1. My copy of that Tim boot is still, sadly, only on cassette, Darnell, but if you want to try and find it, it’s the February 4th, 1986 show at Maxwell’s in Hoboken, New Jersey. This is Bob Stinson-era band firing on all cylinders and just tearing the place apart – a few choice covers and a pre-PTMM version of “Can’t Hardly Wait.” Really worth tracking down. The links aren’t active anymore, but here’s a post from Pop Headwound a couple of years ago if you want to read more about it:

  2. Awesome review / summary from an obviously hard-core fan. Just downloaded & gotta say I’m very psyched to listen – the Replacements are one of those classic acts that I’ve always meant to really check out and have never gotten around to, so this feels like the perfect opportunity.

  3. thank you thank you thank you thank you thank you thank you thank you thank you thank you thank you thank you thank you thank you thank you thank you… and counting

  4. Thanks, very cool. I was there and was a pretty big fan at the time, but that said it was probably the right time to call it quits and move on to other things.

  5. Great post. Perfect timing, too, cause I just finished reading Michael Azzerad’s essential Our Band Could Be Your Life and although he does a thorough job with the other dozen bands and their careers from roughly ’80 to ’90, he completely drops the ball on the Mats.

    Basically, Azzerad just recites a few well known besotted Mats live stories and then ends with the release of Let It Be and Bob’s martyrdom. The End. ???????

    He completely omits the existence of Tim and gives passing reference to PTMM and doesn’t even name Don’t Tell a Soul and All Shook Down (all of which fell into his literary timeline) and then has the gall to say that the Mats never lived up to their potential.


    An unforgivable critical lacuna, just embarrassing,


  6. P.S. All Over But the Shouting is also a fun, little read, but unfortunately it lacked real band participation.

    When will the definitive Mats book come out?


  7. There is supposed to be a new Mats book written by a guy named Bob Mehr that will be released next year. It’s titled Trouble Boys: The True Story of The Replacements. Azerrad’s book, which I loved, was, for better or worse, focused on the time those bands spent on independent labels. That would explain why he gave short shrift to the band’s post-Let It Be output.

  8. Saw them three times on that tour: Athens, Atlanta, Savannah. Tommy muffs it on this recording, but the scream he would let out at the end of “Someone Take the Wheel” gave me chills. I still remember it almost 20 years later. They kicked ass till the end.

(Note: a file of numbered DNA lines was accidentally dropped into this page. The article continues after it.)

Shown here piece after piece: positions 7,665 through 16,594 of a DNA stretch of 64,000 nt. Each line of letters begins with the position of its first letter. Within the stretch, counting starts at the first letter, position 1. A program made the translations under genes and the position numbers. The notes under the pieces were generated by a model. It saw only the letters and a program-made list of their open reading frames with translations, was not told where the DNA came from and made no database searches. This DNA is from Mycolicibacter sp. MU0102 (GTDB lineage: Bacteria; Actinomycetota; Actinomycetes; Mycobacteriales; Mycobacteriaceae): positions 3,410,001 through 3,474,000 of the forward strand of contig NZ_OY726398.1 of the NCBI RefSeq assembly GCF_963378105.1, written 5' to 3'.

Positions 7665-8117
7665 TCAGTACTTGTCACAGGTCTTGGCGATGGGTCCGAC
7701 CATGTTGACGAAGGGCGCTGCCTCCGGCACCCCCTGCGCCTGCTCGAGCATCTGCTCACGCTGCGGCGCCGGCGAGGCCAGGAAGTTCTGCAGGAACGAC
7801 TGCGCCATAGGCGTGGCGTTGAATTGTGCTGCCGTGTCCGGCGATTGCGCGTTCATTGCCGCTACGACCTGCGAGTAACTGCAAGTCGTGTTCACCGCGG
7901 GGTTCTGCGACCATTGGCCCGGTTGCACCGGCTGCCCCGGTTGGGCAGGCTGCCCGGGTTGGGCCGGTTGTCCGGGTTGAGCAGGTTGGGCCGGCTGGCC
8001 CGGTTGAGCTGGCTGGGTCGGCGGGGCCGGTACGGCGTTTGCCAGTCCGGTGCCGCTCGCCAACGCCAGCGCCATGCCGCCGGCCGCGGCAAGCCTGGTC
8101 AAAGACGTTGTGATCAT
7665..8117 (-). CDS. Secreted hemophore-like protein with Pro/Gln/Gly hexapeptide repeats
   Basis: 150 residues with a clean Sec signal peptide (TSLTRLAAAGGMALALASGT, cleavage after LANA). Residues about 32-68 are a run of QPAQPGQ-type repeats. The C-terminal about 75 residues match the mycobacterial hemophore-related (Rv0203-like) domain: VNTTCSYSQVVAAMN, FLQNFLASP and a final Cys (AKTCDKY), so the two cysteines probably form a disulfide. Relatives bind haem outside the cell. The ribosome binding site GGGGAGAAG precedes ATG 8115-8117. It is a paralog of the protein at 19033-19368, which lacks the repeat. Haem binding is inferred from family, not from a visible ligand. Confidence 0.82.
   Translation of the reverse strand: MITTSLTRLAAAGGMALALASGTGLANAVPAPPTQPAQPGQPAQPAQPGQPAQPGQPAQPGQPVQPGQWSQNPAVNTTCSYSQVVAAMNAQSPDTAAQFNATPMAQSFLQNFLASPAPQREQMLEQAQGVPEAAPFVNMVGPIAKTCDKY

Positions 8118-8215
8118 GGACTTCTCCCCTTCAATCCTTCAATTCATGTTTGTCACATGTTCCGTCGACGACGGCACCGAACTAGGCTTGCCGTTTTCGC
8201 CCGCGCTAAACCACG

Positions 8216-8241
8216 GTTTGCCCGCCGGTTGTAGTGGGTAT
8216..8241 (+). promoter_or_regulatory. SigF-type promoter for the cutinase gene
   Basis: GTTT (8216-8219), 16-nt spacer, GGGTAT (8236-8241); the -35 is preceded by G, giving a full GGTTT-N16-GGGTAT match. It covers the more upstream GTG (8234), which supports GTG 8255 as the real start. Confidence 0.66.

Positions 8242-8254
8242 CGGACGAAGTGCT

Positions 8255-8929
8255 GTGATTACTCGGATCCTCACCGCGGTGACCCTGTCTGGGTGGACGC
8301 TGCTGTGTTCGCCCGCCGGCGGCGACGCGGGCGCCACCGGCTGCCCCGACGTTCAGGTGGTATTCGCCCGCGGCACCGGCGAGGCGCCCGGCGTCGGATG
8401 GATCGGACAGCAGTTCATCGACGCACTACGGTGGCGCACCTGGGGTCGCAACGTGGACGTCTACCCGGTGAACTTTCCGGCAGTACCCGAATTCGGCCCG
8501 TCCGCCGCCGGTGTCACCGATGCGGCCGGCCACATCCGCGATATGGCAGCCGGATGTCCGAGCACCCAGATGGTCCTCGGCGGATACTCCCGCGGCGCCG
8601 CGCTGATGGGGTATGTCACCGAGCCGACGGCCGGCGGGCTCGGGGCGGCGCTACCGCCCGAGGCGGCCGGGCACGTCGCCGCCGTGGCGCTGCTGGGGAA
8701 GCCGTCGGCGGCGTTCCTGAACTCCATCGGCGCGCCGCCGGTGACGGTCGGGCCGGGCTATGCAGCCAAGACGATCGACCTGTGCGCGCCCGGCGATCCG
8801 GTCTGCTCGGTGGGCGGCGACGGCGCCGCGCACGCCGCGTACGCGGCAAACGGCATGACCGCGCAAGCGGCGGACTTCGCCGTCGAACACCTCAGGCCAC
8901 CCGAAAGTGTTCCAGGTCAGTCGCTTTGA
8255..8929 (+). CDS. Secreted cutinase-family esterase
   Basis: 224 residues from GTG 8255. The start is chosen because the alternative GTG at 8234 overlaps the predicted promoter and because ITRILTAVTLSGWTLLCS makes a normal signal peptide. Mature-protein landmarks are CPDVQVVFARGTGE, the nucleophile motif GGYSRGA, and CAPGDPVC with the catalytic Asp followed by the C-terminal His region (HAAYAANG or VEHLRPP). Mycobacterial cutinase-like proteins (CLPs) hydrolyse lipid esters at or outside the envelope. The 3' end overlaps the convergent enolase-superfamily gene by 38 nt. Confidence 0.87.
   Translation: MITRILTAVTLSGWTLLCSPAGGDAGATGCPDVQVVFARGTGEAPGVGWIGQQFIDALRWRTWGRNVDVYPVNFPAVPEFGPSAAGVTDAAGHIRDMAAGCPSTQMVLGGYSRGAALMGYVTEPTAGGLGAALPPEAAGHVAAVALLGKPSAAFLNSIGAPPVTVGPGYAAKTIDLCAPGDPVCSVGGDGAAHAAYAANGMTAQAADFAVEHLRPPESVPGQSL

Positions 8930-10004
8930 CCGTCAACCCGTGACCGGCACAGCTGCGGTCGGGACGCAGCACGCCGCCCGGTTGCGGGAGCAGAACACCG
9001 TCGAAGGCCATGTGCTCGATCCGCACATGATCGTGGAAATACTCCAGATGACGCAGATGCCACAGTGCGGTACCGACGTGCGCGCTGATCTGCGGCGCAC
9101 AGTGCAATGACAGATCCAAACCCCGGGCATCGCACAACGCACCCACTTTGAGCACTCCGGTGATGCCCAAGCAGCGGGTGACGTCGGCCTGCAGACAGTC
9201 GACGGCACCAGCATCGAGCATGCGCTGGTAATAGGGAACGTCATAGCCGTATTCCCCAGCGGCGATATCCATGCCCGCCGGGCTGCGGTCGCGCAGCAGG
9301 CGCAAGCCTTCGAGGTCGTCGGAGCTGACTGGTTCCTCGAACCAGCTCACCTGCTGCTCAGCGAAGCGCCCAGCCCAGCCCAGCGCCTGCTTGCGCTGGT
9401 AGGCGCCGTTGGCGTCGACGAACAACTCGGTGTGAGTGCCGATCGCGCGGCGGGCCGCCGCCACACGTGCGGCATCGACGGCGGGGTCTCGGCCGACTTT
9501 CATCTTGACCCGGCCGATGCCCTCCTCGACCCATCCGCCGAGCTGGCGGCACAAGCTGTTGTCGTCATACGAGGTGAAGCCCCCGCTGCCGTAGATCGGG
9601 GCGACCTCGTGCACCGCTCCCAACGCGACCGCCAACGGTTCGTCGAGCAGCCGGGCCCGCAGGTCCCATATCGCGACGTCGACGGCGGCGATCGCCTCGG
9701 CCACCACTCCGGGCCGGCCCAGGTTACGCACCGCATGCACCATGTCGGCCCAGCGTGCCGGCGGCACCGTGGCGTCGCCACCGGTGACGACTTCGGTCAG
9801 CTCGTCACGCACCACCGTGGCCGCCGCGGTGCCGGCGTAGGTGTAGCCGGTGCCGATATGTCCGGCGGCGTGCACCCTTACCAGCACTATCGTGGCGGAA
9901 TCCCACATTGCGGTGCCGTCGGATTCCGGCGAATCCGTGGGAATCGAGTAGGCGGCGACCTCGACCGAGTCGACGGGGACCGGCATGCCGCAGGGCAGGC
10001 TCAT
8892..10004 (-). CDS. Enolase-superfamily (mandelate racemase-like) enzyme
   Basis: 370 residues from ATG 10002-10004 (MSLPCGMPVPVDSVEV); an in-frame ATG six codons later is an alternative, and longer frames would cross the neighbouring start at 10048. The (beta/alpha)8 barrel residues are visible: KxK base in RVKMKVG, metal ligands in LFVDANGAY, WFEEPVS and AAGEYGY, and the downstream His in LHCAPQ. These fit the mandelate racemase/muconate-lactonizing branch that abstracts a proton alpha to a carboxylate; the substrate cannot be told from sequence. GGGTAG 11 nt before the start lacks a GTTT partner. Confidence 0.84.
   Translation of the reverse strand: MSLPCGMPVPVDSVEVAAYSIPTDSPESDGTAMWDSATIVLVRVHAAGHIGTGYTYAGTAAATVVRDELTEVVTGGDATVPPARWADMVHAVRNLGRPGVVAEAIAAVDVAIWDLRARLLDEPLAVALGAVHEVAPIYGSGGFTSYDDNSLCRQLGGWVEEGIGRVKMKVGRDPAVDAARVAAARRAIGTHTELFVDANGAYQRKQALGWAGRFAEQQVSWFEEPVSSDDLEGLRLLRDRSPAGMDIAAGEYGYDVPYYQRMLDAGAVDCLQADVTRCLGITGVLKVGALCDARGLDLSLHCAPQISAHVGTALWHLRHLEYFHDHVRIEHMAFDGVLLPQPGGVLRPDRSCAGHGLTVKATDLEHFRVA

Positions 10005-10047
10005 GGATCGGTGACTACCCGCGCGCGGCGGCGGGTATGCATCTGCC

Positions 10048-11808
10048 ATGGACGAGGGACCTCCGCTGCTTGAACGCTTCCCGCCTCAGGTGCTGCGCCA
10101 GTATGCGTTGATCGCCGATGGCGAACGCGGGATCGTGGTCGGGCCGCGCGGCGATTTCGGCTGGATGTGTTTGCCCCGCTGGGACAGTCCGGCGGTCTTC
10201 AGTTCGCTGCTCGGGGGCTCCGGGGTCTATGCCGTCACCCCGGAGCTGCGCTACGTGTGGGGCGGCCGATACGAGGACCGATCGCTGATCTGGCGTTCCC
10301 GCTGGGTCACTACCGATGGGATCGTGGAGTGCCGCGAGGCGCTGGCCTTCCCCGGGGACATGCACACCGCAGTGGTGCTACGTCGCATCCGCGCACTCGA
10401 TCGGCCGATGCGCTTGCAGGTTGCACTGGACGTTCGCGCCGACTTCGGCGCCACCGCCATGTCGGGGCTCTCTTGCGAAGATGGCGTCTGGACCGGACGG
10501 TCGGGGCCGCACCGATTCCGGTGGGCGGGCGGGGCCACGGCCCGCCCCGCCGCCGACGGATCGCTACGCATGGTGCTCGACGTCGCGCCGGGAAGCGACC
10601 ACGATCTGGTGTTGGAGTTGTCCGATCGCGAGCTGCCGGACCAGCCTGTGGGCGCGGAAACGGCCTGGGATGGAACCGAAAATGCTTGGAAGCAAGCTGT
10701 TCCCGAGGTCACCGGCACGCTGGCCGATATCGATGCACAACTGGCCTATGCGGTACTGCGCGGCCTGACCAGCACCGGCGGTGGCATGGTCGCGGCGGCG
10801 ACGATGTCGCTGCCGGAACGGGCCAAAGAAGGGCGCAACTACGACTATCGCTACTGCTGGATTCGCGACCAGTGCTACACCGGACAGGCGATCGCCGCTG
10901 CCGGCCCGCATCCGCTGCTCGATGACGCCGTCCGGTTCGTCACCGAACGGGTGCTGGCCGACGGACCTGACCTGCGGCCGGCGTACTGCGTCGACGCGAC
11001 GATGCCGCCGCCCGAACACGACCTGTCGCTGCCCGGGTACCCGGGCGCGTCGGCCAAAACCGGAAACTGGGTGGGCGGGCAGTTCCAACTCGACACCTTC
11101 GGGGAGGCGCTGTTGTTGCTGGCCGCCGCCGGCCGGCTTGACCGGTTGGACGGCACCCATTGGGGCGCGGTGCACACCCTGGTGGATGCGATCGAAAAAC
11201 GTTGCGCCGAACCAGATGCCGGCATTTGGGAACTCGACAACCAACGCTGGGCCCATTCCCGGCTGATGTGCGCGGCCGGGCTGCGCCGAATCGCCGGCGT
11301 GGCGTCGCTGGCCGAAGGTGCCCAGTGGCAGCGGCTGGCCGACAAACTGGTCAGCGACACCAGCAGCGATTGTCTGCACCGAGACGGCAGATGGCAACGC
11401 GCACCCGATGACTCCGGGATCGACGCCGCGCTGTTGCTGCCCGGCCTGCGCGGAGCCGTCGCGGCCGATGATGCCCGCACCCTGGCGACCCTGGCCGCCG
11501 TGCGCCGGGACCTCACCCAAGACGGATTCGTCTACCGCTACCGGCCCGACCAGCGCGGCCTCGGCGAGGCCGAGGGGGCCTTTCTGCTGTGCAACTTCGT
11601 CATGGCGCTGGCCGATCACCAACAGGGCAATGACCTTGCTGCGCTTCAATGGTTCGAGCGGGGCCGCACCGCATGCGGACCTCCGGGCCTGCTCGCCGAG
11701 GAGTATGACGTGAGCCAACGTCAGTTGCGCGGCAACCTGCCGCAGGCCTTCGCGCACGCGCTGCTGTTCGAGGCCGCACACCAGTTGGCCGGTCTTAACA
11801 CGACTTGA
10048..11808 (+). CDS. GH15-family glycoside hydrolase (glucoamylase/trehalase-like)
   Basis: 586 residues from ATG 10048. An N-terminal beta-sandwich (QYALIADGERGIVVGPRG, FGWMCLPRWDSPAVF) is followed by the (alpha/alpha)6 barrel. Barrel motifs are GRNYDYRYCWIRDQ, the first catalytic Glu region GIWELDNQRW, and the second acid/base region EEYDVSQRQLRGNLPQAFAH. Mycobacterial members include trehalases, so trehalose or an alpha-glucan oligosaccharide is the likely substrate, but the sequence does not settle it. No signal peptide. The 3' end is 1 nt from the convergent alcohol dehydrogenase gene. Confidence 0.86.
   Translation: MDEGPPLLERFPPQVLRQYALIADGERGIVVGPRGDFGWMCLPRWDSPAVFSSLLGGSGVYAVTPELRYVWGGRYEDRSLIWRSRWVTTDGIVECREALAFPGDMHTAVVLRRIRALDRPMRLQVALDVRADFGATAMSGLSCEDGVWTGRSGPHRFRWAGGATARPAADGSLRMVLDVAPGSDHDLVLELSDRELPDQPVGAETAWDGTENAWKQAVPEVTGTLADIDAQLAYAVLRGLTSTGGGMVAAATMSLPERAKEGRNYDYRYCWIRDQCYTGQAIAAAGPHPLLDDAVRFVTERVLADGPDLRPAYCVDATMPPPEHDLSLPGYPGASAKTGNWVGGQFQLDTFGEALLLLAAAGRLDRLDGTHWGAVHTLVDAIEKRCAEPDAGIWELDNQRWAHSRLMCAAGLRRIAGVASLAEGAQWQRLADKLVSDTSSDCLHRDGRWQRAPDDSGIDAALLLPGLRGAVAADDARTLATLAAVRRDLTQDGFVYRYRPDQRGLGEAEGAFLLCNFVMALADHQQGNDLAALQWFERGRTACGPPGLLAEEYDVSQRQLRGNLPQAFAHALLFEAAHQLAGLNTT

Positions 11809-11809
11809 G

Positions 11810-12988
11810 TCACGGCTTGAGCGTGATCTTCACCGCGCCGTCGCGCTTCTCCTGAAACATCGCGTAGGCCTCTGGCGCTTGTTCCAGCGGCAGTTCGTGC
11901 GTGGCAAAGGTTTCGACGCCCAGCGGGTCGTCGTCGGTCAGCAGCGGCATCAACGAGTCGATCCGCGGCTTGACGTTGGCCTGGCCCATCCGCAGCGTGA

9. Hi – would love to hear the mat’s maniac discs, but the account is suspended – do any of you lovely people out there have any alternative links? tried to see them a couple of times in London, but each time the gig was cancelled – at least this way I can get a taste.
    great site!

  10. Yeh, I just had the same “suspended account” problem at mediafire. Does anyone have an alternative suggestion? If so, thanks.

  11. I find this sentence hilarious:
    “While all of these tapes were fantastic (and if ‘matsfan at hotmail’ is out there and remembers sending a teenage kid in North Carolina these tapes, please email me so I can say thank you),”

    You could email him since you have his email address again. 🙂

    Thanks for uploading the bootleg!
    I only started listening to The Mats a few years ago. It’s kind of exciting that bands that I never expect to see are reforming. I’d love to go to Riot Fest – the only time Guided by Voices came to Australia, I was overseas.

  12. Like many others, I was at this show as well. Simply outstanding. Being able to relive this show listening to this download is absolutely great. Thanks so much for making this available. This show was simulcast by WXRT in Chicago. I had a recording of the simulcast I played the hell out of until someone stole the damn thing. This is a great replacement. Thanks again.

  13. its always funny how the number of people who attended a bands last show grows over the years…….but I was at that last show too, honestly. It was a hot sunny day and remember waiting for the band for what seemed an eternity. Once they showed,
    all I remember is blurred, I kick myself for too many drinks on a hot day.

    I do remember Paul saying something about this being the last show ever,
    but just thought it was one of his soon forgotten rants or whatever. I met Terri Hemmert of WXRT that day- I think Los Lobos was one of the opening bands. Chicago had a great music scene back then, this show was open seating which meant first come- best choice of seats. I got there early with drinks in tow,
    Thank you for this memory, I look forward to listening and maybe reliving.

  14. I’m matsfan! At least I think I am – it was over 10 years ago. I have the bootleg of the ’91 last show that I bought at Rolling Stone Records in Norridge, Il and recall converting it to .mp3 and sending it off to a young fan that asked for it along with all the collected bootlegs my friends had collected off the internet (Napster, at the time).

    Do you have any connections with Peter Pallasch or the Penthouse Sweets/The Dorks/The Safes in Chicago? I’m sure I must have been connected with you via one of them

    I just showed your post to my wife and she laughed out loud because my old email (that I used back in the day) was and I swear I haven’t checked it since we were married in 2006 and haven’t actively used it since 2003-4 and can’t remember the login for the life of me.

    Love your blog and have read it in the 10 + years since and had no idea I did that – i’m sure I sent them all off on one drunken night at 2 am and never gave it another thought….probably woke up with a hangover and never remembered



Comments are closed.